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I'm trying to get an accurate answer about the difference between A2C and Q-Learning. And when can we use each of them?

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The major difference between A2C and Q-Learning are what the algorithms learn. In A2C, and policy gradient algorithms in general, the policy is directly parameterised, i.e. we have $\pi_\theta (a|s)$. The parameters $\theta$ are typically optimised to maximise an objective that is a proxy for the expected returns $\mathbb{E}_{\pi_\theta}\left[\sum_{i=0}^\infty \gamma^i r(s_i, a_i)\right]$. Usually this proxy is the value function $v_{\pi_\theta}(s)$; the policy gradient theorem shows us that the derivative of this function wrt the policy parameters is $\nabla_\theta v_{\pi_\theta}(s) = \mathbb{E}_{\pi_\theta}\left[G_t \nabla_\theta \log \pi_\theta (A | S)\right]$.

In Q-Learning, we instead learn the Q-function: $Q(s, a) = \mathbb{E}_\pi \left[r(s, a) + \gamma v_\pi(s') \right]$. In a tabular MDP we can maintain exact estimates for every state-action pair, but if the state space is continuous/too large then we typically rely on function approximation, and so the Q-function would be parameterised in a similar way to the policy above. Now, as Q-Learning (in the tabular case) can be shown to converge to the Q-function under the optimal policy, i.e. the value of taking an action in a given state and thereafter following the optimal policy. We can then define a deterministic policy using this by $\pi(s) = \arg\max_{a\in \mathcal{A}} Q_{\pi^*}(s, a)$ where $\pi^*$ is the optimal policy and $\mathcal{A}$ is the action space of the MDP.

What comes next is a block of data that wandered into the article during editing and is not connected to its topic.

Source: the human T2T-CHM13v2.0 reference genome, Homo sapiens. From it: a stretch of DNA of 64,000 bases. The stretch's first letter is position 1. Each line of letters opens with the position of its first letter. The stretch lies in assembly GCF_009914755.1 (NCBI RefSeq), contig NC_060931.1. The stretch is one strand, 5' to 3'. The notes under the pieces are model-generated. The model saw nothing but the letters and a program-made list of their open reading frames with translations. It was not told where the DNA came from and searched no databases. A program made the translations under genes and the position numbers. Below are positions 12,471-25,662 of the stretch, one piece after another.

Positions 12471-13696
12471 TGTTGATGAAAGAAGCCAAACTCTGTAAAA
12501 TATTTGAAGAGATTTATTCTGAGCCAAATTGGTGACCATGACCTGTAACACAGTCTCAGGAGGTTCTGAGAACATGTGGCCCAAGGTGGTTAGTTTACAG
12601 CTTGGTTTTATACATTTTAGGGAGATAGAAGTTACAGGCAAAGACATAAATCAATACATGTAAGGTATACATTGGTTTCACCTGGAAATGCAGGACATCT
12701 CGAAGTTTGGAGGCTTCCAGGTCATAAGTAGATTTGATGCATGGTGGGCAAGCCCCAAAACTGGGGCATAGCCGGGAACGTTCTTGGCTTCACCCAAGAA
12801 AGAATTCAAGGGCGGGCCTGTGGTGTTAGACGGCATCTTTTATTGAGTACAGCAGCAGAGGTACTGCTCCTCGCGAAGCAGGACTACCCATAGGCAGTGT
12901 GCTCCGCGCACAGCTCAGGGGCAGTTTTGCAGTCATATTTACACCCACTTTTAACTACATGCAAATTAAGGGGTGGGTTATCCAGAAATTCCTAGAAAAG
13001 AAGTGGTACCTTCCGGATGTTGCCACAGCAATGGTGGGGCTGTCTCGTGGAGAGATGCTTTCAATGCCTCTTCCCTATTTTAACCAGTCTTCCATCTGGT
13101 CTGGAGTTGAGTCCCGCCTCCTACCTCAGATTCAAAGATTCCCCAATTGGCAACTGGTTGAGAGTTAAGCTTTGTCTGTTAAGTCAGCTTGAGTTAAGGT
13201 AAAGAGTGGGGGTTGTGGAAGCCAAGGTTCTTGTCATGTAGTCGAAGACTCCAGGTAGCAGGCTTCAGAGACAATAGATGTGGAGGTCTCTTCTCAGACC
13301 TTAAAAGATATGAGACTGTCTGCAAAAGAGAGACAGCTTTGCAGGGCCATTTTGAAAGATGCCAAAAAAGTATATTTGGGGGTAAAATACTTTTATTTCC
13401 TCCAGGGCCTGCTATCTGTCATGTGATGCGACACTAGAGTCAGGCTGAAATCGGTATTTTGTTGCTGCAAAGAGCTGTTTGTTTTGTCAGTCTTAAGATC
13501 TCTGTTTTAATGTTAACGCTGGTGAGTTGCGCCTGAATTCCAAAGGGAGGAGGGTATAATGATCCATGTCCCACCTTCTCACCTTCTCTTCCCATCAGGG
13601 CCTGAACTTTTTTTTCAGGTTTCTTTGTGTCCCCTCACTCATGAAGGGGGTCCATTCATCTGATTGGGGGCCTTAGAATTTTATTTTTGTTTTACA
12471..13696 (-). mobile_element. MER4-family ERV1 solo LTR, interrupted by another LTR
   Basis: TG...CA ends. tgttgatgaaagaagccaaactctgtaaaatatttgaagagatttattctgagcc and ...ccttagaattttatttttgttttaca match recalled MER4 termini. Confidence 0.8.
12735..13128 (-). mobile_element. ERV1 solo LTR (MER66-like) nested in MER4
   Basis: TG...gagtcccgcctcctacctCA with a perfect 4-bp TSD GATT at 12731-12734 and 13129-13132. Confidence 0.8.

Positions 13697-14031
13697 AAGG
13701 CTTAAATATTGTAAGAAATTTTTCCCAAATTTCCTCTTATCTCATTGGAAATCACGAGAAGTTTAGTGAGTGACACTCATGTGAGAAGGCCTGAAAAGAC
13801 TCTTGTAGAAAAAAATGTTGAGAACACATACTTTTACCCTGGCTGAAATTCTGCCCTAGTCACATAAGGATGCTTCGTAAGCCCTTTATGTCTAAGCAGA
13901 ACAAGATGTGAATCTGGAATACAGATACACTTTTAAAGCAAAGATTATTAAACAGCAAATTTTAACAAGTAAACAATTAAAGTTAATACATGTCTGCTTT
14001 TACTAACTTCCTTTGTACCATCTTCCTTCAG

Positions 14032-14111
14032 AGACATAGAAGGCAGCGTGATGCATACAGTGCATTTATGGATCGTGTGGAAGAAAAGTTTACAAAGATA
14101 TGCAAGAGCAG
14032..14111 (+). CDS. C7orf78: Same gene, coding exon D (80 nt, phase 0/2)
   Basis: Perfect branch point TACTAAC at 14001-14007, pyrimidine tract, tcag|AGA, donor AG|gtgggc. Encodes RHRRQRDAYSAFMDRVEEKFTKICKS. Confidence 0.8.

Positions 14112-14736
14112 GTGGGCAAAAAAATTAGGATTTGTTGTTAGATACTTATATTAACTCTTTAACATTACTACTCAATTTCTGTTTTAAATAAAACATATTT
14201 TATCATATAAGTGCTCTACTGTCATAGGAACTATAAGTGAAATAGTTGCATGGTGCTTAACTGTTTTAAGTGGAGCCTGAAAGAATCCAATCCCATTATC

Note that in Actor-Critic methods we also learn a value function, similar to how the Q-function is learned in Q-learning.

Another major difference between the two algorithms is that Q-Learning is an off-policy algorithm; that is, the policy that the values are learnt for does not necessarily correspond to the policy that collects the data. A2C is an on-policy algorithm, so the data must correspond to data collected by the policy. This has disadvantages in data thirsty Deep Learning setups, but A3C can help overcome this by using many workers that share the parameters of the current policy to obtain many on-policy trajectories, so the amount of data being used would be similar to that of an off-policy algorithm.

Finally, I want to point out that policy gradient algorithms don't necessarily have to be on-policy -- Soft Actor Critic and Deterministic Policy Gradient are both examples of off-policy algorithms.

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    $\begingroup$ Great answer. Another difference to consider is that A2C is an on-policy method, while Q-learning is off-policy. $\endgroup$
    – mikkola
    Oct 11, 2022 at 19:17
  • $\begingroup$ Thanks, I might add that if I have time. I was trying to highlight the difference between value based and policy gradient, since policy gradient methods can also be off-policy (e.g. SAC, DDPG) $\endgroup$
    – David
    Oct 12, 2022 at 7:16
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Take a look at this blog: https://mpatacchiola.github.io/blog/2017/02/11/dissecting-reinforcement-learning-4.html

In a nutshell, the major difference between the two algorithms is: Q-learning consists of a critic only (to update state-action values) while A2C is composed of two networks: an actor (to take an action) and a critic (to evaluate and update state-action values). Major advantage over Q-learning is its computational efficiency, as far as I know.

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  • $\begingroup$ Got it! thank you! $\endgroup$
    – Hani
    Oct 11, 2022 at 0:15

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